Monday, September 12, 2011

Borders #1 Shuts Its Doors Today

I just read this story on  Looks like today is the day the first-ever Borders bookstore closes down for good. 

Talk about depressing.  I hate bookstore going out of business sales.  A few years ago, a Barnes & Noble near me closed down after being there ever since I lived in the area.  I ransacked it for Christmas presents, for random gift ideas, for books I *might* someday read.  I felt like someone trying to save irreplaceable treasures aboard a sinking ship or from a burning house before they were gone forever.  Silly of course, since everything you'd find there would be in stock online or in another big bookstore.

I had a similar experience a few years before that.  A famous Boston used book store, Victor Hugo's, closed its doors on Newbury Street.  I found a treasure trove of old pulpy novels, and I regret not buying some of the books I saw there but passed up.  Again, I felt like I was trying to salvage lost treasures before they disappeared forever.  Now I realize that any of those books I bought or didn't buy I can find for a song on Amazon's used book offerings.

E-books and Amazon's vast network of sellers and affiliates give a degree of availability to content like never before.  But there is something just plain wonderful about walking through a store filled with books, and people who love books.  Conversations, friendships, even love can be found there.  And nothing beats wandering the shelves of a well-stocked bookstore when you don't know what you want to read, and then coming across a new title that starts a lasting relationship with you, or you find a new work from an author you hadn't read in ages.  I can, and have, spent hours at a time in bookstores.  None of it is time I would ever consider wasted.

So while this is the painful part of progress, and eBooks and indie e-publishing is the wave of the future (and one I am taking advantage of, natch), it still makes me sad to see any bookstore close its doors, no matter how "big box" or commercial it might be.  Hopefully this environmental disaster, like the death of the dinosaurs, will bring about a flurry of bookstore evolution, as the indie brick & mortar stores reinvent themselves and continue to pull in new customers.

Thursday, September 8, 2011

Book Review: The Forbidden City - Rogue Angel #5 by Alex Archer

While I was a little disappointed with Book #4, this next title really stepped up its game.  The Forbidden City starts off with Annja helping a young Chinese man try to find the remains of one of his ancestors, who came to America during the gold rush years of the mid 19th century.  But the man's true motives are revealed in a hail of gunfire, and Annja finds herself on the run (once again) with an ancient belt plaque, possibly the key to a lost city of thieves and an immense fortune that has been lost for over a thousand years.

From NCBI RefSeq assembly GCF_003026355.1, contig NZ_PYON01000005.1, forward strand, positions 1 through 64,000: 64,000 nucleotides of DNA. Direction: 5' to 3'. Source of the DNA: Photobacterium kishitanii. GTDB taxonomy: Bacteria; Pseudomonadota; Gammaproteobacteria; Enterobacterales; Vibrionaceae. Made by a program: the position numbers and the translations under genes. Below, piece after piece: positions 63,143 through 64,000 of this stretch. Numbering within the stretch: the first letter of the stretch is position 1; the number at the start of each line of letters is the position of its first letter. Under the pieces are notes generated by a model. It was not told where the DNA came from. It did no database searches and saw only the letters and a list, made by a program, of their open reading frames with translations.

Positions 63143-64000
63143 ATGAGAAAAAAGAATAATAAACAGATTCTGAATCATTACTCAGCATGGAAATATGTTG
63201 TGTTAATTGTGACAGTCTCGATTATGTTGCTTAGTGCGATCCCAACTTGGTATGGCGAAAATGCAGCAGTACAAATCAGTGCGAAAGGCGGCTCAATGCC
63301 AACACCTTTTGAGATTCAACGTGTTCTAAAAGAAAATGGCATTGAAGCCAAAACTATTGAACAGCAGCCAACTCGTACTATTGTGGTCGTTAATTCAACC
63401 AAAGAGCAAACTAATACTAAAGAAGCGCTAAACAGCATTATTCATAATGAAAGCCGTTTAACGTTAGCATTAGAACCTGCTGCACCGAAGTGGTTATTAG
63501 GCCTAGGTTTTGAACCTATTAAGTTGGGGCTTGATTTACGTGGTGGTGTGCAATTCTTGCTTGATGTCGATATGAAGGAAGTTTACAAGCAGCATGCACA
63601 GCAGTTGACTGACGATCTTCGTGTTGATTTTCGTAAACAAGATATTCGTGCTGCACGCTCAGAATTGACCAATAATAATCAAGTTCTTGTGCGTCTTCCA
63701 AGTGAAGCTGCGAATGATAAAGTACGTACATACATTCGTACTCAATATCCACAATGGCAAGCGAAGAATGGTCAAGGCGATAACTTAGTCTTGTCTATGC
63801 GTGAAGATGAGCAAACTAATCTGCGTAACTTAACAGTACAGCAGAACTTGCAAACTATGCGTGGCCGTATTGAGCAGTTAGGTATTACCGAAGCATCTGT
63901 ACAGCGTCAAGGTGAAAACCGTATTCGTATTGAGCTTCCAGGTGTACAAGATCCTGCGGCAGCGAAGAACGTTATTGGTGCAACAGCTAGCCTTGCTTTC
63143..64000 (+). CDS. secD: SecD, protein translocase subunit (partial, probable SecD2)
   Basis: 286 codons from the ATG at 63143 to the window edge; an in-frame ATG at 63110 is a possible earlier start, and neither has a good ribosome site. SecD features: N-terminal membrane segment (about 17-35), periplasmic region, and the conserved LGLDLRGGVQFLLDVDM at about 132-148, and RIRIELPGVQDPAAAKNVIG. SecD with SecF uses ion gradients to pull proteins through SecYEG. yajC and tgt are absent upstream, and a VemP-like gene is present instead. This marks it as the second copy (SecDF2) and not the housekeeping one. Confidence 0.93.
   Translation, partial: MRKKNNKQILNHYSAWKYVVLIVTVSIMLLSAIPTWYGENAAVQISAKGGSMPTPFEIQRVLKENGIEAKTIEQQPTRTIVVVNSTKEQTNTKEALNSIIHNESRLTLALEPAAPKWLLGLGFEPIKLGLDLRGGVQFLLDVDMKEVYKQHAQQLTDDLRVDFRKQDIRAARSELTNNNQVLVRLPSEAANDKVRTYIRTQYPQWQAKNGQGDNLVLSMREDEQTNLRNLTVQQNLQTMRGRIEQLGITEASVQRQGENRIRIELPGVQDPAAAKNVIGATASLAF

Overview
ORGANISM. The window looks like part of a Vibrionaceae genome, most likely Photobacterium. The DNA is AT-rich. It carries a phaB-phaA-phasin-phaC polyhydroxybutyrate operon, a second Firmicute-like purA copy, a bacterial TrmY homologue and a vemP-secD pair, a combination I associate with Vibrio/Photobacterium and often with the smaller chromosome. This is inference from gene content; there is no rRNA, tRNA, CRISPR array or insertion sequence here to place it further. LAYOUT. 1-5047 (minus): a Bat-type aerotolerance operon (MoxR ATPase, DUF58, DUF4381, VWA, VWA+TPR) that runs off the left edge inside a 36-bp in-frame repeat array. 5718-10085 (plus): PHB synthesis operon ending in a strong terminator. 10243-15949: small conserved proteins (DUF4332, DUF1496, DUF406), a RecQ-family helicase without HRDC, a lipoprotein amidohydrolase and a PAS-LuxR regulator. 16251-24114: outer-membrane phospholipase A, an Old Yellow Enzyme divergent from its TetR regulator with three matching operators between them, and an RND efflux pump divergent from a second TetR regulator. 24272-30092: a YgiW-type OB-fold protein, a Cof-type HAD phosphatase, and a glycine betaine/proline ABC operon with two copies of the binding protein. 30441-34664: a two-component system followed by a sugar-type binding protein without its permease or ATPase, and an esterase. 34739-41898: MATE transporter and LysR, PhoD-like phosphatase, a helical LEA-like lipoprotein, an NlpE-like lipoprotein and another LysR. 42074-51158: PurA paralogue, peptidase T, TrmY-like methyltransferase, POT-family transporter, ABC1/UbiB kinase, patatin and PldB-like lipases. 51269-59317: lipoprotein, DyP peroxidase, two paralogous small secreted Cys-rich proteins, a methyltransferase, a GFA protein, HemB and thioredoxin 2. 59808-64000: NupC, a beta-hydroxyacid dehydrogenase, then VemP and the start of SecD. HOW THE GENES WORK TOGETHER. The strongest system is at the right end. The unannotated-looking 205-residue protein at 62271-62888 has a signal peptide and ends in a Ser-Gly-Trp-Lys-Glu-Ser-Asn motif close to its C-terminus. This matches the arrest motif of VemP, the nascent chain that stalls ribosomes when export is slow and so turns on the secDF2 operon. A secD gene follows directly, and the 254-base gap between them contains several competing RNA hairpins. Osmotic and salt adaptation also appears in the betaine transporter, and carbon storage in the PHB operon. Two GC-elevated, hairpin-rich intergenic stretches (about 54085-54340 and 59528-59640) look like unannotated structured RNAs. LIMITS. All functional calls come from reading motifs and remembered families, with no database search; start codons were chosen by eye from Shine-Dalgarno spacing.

This book features both Garin and Roux in prominent secondary roles, and of course, their interests are diametrically opposed to one another.  It turns out that there is a mysterious artifact of great power hidden in this lost city; Garin wants the artifact for the power it contains, while Roux wants the artifact to keep it out of the hands of people like Garin.  This book goes a long way to deepen the mystery of Roux's past (just how old is he, anyway?), and it reveals to Annja a little more of the mysterious, magical shadow world that she is now involved with since re-forming Joan's sword. 

We also find ourselves meeting a bunch of new secondary characters.  Some of them make it through to the end of the book and some don't, but I would like to see a couple of them re-appear in later books if at all possible.  One of the great things about a series like RA is that secondary characters can come and go from book to book and help enrich the feel of the RA-verse as much more complex and interactive.  Whether that happens or not remains for me to discover, but I have my fingers crossed.

All in all, this was a very solid offering, and it is clear that the Rogue Angel series has come into its maturity.  If you like history, mythology, and a healthy dose of action-adventure, this series is for you.  Fans of adventure games like D&D will especially enjoy this book, I think, because of the "treasure hunt" aspects of the plot and the journey into the subterranean "forbidden city", filled with traps and treasures, will be enjoyably familiar to any veteran dungeon-crawler.  Where's a ten foot pole when you really need one?